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Saint Peter’s Square

Architect: Gian Lorenzo Bernini

Location: Vatican City

Date: 1656-1667

Building Type: Piazza

Architecture Styles: Baroque Neoclassical

Architectural Time Period: 1600s

Construction Type: Bearing Masonry

Context: Urban

Introduction(Information mainly based on Internet and Readings):

Saint Peter’s Square  is located directly in front of St. Peter’s Basilica in the Vatican City, the papal enclave within Rome (the Piazza borders to the East the rione of Borgo).

The open space which lies before the basilica was redesigned by Gian Lorenzo Bernini from 1656 to 1667, under the direction of Pope Alexander VII, as an appropriate forecourt, designed “so that the greatest number of people could see the Pope give his blessing, either from the middle of the façade of the church or from a window in the Vatican Palace” (Norwich 1975 p 175). Bernini had been working on the interior of St. Peter’s for decades; now he gave order to the space with his renowned colonnades, using the Tuscan form of Doric, the simplest order in the classical vocabulary, not to compete with the palace-like façade by Carlo Maderno, but he employed it on an unprecedented colossal scale to suit the space and evoke emotions awe.

The site’s possibilities were under many constraints from existing structures (illustration, right). The massed accretions of the Vatican Palace crowded the space to the right of the basilica’s façade; the structures needed to be masked without obscuring the papal apartments. The obelisk marked a center, and a granite fountain by Carlo Maderno stood to one side: Bernini made the fountain appear to be one of the foci of the ovato tondo embraced by his colonnades and eventually matched it on the other side, in 1675, just five years before his death. The trapezoidal shape of the piazza, which creates a heightened perspective for a visitor leaving the basilica and has been praised as a masterstroke of Baroque theater, is largely a product of site constraints.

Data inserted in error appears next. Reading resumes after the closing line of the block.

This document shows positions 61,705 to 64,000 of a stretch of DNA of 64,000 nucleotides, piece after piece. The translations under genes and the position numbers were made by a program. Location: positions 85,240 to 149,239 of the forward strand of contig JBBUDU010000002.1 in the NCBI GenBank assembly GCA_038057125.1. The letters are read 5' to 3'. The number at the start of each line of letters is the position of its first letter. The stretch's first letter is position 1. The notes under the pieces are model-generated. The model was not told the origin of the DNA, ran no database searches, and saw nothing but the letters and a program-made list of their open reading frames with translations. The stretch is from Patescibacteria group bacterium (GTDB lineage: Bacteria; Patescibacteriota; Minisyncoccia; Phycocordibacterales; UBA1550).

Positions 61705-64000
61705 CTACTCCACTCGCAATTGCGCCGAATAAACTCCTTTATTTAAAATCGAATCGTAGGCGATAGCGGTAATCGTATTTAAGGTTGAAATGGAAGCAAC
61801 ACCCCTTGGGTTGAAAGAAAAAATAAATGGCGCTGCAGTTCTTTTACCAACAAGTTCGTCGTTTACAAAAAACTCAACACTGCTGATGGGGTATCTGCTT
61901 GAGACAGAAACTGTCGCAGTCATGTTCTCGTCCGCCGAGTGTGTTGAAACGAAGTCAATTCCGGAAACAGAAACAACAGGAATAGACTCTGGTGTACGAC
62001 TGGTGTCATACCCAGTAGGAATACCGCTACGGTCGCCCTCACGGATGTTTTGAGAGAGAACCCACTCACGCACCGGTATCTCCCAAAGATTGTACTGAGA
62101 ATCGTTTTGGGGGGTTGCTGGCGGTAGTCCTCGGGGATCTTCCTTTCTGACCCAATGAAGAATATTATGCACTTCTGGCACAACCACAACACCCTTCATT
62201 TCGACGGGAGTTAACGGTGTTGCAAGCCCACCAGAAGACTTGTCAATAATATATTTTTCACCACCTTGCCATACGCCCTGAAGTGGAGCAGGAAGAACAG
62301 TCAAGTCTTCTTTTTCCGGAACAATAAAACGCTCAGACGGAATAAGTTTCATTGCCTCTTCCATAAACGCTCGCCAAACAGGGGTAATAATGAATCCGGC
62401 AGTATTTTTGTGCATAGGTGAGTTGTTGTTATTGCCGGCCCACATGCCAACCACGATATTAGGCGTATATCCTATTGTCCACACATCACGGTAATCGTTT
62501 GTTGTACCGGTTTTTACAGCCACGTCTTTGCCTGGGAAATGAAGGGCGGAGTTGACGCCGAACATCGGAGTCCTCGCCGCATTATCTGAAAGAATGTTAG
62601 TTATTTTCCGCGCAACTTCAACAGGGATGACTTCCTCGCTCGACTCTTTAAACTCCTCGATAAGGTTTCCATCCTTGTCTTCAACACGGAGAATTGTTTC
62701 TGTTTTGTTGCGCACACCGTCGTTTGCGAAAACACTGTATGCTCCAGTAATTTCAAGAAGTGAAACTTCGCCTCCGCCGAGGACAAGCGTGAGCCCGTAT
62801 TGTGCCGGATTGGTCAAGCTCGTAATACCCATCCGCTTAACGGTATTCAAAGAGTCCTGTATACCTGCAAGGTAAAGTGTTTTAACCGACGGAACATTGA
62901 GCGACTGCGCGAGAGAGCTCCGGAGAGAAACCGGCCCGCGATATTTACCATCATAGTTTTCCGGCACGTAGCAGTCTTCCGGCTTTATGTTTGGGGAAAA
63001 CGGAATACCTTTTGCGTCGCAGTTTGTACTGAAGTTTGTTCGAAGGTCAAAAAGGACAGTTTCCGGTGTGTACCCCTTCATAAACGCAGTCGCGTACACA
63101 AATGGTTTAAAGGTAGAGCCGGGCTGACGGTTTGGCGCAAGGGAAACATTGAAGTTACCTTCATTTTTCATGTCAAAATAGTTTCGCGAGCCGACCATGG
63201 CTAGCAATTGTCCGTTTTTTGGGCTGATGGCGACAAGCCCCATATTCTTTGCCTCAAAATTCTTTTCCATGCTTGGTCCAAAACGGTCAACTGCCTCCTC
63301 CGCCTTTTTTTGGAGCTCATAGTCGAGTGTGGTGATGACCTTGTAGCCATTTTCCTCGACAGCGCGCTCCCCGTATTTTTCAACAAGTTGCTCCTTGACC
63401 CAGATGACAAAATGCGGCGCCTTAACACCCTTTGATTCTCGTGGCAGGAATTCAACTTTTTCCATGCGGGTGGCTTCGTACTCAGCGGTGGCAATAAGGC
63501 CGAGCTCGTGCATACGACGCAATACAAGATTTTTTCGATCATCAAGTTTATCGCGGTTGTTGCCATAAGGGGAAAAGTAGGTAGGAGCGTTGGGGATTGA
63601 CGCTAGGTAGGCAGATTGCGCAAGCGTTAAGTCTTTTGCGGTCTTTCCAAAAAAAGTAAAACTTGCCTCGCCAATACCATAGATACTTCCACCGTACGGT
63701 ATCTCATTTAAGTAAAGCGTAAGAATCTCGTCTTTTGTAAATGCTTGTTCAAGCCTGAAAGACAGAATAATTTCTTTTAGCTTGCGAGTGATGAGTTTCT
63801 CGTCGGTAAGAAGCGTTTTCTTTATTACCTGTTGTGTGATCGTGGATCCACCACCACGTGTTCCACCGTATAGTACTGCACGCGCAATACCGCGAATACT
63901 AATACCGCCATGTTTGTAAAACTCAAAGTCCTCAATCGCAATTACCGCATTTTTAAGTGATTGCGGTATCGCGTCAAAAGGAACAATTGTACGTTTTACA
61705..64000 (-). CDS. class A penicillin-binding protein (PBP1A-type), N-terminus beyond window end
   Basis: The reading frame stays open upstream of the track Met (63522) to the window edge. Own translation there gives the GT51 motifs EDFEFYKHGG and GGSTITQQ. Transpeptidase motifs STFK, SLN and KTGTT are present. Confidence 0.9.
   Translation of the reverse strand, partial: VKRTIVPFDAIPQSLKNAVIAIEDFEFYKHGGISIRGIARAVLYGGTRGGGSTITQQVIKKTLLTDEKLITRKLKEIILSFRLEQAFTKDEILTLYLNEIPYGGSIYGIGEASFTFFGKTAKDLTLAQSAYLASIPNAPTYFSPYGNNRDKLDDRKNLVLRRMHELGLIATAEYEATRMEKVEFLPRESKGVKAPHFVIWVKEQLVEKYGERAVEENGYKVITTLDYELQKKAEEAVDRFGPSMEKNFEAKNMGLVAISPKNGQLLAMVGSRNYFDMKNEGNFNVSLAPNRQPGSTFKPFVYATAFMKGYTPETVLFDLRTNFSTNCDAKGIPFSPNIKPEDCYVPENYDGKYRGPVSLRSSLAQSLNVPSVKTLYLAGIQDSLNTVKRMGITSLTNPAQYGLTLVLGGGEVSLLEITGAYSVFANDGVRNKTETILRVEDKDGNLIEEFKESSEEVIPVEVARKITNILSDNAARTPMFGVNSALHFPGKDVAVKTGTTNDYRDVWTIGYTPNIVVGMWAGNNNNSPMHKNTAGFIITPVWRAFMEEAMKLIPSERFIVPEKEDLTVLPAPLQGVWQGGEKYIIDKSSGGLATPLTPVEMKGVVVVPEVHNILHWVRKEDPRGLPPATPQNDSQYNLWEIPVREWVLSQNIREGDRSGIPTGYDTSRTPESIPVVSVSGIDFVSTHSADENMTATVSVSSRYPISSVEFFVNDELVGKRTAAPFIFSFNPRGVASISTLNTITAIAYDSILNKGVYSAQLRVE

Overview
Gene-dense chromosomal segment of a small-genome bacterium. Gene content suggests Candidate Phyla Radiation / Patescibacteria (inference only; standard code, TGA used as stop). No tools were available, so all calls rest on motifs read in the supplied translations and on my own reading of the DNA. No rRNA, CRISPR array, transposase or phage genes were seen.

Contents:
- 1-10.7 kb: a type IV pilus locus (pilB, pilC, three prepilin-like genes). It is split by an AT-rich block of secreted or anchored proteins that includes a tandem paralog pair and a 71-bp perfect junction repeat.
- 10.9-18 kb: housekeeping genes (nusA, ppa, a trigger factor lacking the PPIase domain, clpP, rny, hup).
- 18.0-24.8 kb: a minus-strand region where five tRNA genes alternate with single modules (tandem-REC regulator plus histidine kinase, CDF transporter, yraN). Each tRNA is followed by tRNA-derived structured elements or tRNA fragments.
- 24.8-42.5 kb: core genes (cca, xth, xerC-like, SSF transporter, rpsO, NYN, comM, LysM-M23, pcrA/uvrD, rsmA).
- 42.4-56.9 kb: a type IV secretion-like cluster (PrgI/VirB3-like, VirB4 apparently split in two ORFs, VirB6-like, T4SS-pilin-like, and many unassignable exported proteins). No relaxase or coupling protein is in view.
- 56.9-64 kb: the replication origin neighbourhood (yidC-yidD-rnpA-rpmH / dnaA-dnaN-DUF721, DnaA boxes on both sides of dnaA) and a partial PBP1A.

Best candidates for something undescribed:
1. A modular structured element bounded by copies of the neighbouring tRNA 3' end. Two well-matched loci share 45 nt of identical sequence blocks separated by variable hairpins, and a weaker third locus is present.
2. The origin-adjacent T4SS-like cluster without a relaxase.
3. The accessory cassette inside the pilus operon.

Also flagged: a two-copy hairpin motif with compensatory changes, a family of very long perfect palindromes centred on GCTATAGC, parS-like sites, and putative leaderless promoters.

My own exploration:

Keywords: Colonnades,Geometry&Floor Pattern

Colonnades

The colossal Tuscan colonnades, four columns deep,frame the trapezoidal entrance to the basilica and the massive elliptical area which precedes it. The ovato tondo’s long axis, parallel to the basilica’s façade, creates a pause in the sequence of forward movements that is characteristic of a Baroque monumental approach. The colonnades define the piazza. The elliptical center of the piazza, which contrasts with the trapezoidal entrance, encloses the visitor with “the maternal arms of Mother Church” in Bernini’s expression. On the south side, the colonnades define and formalize the space, with the Barberini Gardens still rising to a skyline of umbrella pines. On the north side, the colonnade masks an assortment of Vatican structures; the upper stories of the Vatican Palace rise above.

Geometry&Floor Pattern

The geometry of the square is ellipsis, which has a center occupied by an obelisk, it has symmetrical and self-centered spatial quality, what’s smart about the design is that the paving is varied by radiating lines in travertine, to relieve what might otherwise be a sea of cobblestones. Circular stones were set to mark the tip of the obelisk’s shadow at noon as the sun entered each of the signs of the zodiac, making the obelisk a gigantic sundial’s gnomon.

The plan diagram with the floor patterning

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